"A mile out of town," he writes, "the road goes into forest and never comes out of it."

It was 1823. The land of Michigan wasn’t yet a state. The indigenous people far outnumbered the white settlers. The Erie Canal hadn’t opened. The flood of European immigrants was yet to arrive.

New York Public Library Digital Collections

We are of the dirt.

That’s what Willie Jennings believes.

“My mother was a gardener,” he says. Each spring, as she got her garden ready, she would spray water on the dirt, and tell him to plunge his hands deep into the wet soil.

“And she would turn to me and say, ‘You feel that? You feel that son? That’s life.'”

Dustin Dwyer / Michigan Radio

Bill Schuette won't say who he he'll pick as his running mate in the race for governor. 

But he wants you to believe it'll be a woman. 

"I can't tell you what her name is right now, I'm sorry," Schuette said in response to a reporter's question at an event Wednesday in Grand Rapids. 

Muskegon Lakeshore Chamber of Commerce / Courtesy photo

Every kindergartner in Muskegon County will get a college savings account when they start school in the fall.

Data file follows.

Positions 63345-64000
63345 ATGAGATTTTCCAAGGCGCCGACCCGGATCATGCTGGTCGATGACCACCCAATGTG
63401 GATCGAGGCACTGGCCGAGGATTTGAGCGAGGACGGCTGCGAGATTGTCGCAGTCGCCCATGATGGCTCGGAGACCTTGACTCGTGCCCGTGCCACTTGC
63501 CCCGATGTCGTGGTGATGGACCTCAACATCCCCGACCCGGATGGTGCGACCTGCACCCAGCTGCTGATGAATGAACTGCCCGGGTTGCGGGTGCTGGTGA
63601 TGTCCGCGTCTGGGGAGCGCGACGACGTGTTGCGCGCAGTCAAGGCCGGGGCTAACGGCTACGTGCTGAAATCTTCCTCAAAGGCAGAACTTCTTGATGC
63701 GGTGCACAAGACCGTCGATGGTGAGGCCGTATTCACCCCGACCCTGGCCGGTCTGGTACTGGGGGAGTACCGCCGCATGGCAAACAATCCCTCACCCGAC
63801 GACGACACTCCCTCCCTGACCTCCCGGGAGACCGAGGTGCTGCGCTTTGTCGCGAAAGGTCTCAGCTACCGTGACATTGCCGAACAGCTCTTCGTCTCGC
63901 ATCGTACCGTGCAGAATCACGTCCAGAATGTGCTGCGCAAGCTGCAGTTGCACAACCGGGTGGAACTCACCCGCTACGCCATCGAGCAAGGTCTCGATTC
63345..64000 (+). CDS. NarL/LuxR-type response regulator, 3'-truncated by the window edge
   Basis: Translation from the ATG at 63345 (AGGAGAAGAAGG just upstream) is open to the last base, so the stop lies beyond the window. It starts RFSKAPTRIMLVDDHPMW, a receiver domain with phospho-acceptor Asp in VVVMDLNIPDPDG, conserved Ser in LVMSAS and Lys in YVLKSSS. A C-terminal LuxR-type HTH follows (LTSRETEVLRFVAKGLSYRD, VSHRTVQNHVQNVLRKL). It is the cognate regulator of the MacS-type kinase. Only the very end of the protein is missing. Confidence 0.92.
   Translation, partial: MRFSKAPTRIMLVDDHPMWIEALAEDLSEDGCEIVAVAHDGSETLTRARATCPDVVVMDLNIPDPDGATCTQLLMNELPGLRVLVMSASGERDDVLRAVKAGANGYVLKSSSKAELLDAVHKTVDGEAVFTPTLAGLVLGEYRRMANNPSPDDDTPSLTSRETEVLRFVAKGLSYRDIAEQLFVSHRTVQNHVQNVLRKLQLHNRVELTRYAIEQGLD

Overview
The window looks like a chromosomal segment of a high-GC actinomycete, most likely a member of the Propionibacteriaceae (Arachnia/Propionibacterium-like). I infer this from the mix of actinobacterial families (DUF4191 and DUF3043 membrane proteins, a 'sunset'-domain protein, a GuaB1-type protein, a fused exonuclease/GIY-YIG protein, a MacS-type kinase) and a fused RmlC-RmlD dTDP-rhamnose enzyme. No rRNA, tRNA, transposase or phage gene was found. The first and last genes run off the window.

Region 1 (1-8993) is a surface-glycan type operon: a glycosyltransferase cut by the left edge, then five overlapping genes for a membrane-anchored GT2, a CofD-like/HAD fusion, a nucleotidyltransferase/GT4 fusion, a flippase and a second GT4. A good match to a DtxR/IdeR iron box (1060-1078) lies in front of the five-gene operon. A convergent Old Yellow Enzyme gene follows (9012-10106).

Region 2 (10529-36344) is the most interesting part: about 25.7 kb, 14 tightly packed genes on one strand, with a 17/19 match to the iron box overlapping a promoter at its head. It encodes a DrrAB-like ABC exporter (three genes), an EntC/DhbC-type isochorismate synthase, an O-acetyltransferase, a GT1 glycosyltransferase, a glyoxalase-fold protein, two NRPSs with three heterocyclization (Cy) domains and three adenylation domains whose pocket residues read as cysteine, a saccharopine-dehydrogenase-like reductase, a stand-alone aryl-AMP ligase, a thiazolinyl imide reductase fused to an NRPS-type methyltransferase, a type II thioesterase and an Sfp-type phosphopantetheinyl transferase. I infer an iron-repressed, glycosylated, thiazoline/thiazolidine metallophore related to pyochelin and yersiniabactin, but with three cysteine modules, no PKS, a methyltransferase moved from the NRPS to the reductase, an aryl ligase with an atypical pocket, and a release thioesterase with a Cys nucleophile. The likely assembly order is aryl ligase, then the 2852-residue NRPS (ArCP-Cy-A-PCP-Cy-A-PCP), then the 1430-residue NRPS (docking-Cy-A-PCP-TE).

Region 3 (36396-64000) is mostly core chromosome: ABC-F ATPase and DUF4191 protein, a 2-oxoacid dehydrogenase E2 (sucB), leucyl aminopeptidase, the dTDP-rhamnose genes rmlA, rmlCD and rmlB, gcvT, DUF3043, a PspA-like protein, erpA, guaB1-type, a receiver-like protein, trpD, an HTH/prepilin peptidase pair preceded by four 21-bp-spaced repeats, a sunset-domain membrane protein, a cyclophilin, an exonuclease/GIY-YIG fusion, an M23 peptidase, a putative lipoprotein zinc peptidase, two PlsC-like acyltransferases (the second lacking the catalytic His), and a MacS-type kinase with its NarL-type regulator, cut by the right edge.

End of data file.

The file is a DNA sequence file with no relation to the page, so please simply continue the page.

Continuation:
Those accounts will start off with $50 already in them, thanks to the Community Foundation for Muskegon County

Foundation president Chris McGuigan says about 2,000 kids will get the accounts this year.

"We wanted this to be a cultural change,." she says "We wanted it to be a Muskegon County-wide expectation."

Michigan Capitol Building
Matthileo / Flickr - http://j.mp/1SPGCl0

Michigan’s lobbyists have given $3.7 million to politicians at the state level since 2012.

That’s the total calculated by the Michigan Campaign Finance Network.

Craig Mauger is its executive director. He says most of the money was given after an elected official took office, not during the campaign. And the highest amounts went to the people in the most powerful positions.